If Brussels does not address these concerns, Truss says she reserves the right to activate them. Article 16 safeguard clause in the protocol, which will temporarily suspend parts of the transaction while solutions are found.

She is under pressure from Conservative MPs and trade union politicians in Northern Ireland not to compromise with Brussels.

The EU position

EU officials welcomed the warmer tone of Truss, but also warned that it would not be enough to ensure a breakthrough. “We will not be seduced by a night in a country house,” said one official close to the talks.

Truss’ decision to set out her demands in a newspaper article has also upset EU countries, with patience with the UK scrapped in national capitals wanting to focus on the EU’s ambitious green agenda and Covid recovery.

“The government’s habit of speaking to Brussels through the national press shows with Truss. . . not much has changed, ”said one diplomat.

Regarding the content of the British demands for radically reduced checks, Brussels argues that there are limits to how far it can go. If Northern Ireland wants to remain in the internal market for goods, the EU must have some oversight.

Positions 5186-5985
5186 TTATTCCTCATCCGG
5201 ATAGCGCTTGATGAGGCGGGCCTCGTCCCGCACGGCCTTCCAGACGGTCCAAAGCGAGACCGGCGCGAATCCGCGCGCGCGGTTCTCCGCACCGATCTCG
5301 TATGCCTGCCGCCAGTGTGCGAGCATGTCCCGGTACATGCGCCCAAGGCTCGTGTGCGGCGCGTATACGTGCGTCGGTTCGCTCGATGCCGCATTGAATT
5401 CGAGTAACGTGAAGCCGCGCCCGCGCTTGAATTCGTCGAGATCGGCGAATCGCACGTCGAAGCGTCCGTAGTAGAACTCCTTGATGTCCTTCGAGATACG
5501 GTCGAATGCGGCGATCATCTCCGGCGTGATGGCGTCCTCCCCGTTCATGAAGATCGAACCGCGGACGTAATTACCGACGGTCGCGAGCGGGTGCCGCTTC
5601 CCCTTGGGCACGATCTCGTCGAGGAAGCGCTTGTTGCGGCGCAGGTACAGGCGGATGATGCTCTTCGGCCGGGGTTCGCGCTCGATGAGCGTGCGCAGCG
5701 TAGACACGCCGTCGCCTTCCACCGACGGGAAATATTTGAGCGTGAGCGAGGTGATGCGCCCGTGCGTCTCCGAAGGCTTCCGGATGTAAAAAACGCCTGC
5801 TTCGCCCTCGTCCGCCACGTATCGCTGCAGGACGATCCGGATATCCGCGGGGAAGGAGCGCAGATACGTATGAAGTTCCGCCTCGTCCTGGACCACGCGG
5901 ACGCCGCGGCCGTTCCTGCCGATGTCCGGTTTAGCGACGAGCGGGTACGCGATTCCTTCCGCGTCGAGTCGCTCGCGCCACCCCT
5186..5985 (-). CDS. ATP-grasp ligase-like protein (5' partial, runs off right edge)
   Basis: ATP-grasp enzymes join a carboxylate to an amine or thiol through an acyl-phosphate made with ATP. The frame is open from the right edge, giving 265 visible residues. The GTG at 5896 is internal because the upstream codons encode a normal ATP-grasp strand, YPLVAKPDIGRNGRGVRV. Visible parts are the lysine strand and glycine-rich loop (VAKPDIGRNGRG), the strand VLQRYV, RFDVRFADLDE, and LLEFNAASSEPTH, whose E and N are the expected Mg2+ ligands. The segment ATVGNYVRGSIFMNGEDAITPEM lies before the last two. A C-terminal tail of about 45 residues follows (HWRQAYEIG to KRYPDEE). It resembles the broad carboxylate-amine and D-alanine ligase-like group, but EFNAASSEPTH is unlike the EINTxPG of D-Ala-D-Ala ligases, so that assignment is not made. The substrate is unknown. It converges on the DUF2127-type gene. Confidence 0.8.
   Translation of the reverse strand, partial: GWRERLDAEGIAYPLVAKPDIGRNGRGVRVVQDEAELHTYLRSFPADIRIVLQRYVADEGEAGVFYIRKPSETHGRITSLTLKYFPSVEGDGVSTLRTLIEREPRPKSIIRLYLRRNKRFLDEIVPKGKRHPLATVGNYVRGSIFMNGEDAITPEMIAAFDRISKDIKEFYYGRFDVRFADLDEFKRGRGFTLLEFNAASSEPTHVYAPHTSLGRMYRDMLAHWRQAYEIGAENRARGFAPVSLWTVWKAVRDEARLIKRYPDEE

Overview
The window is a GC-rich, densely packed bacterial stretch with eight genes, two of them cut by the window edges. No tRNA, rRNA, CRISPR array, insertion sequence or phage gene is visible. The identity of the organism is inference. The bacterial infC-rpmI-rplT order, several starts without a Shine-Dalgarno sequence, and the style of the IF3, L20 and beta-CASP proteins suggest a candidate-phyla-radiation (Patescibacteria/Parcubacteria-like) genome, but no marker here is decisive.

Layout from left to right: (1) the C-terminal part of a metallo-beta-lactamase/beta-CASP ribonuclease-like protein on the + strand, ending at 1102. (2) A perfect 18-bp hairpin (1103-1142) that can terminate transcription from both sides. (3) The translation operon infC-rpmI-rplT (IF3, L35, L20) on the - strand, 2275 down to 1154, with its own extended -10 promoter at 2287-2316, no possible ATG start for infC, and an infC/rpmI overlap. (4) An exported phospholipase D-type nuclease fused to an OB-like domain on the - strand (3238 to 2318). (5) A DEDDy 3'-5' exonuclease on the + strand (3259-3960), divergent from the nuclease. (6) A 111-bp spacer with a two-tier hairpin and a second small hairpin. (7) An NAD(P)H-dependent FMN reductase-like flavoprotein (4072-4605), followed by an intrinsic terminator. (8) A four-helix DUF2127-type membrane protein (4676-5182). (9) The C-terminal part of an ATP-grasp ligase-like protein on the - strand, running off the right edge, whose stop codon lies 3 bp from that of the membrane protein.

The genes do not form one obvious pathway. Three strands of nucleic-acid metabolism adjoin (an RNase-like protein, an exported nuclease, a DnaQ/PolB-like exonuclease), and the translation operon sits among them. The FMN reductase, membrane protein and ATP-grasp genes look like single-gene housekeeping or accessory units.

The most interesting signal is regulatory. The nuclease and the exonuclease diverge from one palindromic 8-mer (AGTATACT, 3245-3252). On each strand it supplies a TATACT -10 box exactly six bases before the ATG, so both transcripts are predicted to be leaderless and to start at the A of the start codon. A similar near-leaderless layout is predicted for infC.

“If something comes to the EU internal market. . . we need an overview, ”Sefcovic said before Christmas.

The commission has suspended legal action against the UK for failing to implement parts of the protocol while talks continue. The EU has also unilaterally moved to introduce legal changes to ensure that the protocol does not disrupt drug supplies, and last October proposed a number of measures that he said were “50 percent” customs controls and “80 percent” agri-food controls can reduce. .

However, the British government disputes that assessment, saying the EU offer falls far short of what is needed to make the protocol work.

Sefcovic has avoided putting a deadline on the talks, but the EU wants a comprehensive agreement as soon as possible, ideally before election campaigns begin in Northern Ireland in March.

The Northern Ireland position

Talks between the EU and the UK resume as the political situation in Northern Ireland becomes increasingly fragile before elections on 5 May for the region’s power-sharing government, which is seen as a referendum on the protocol.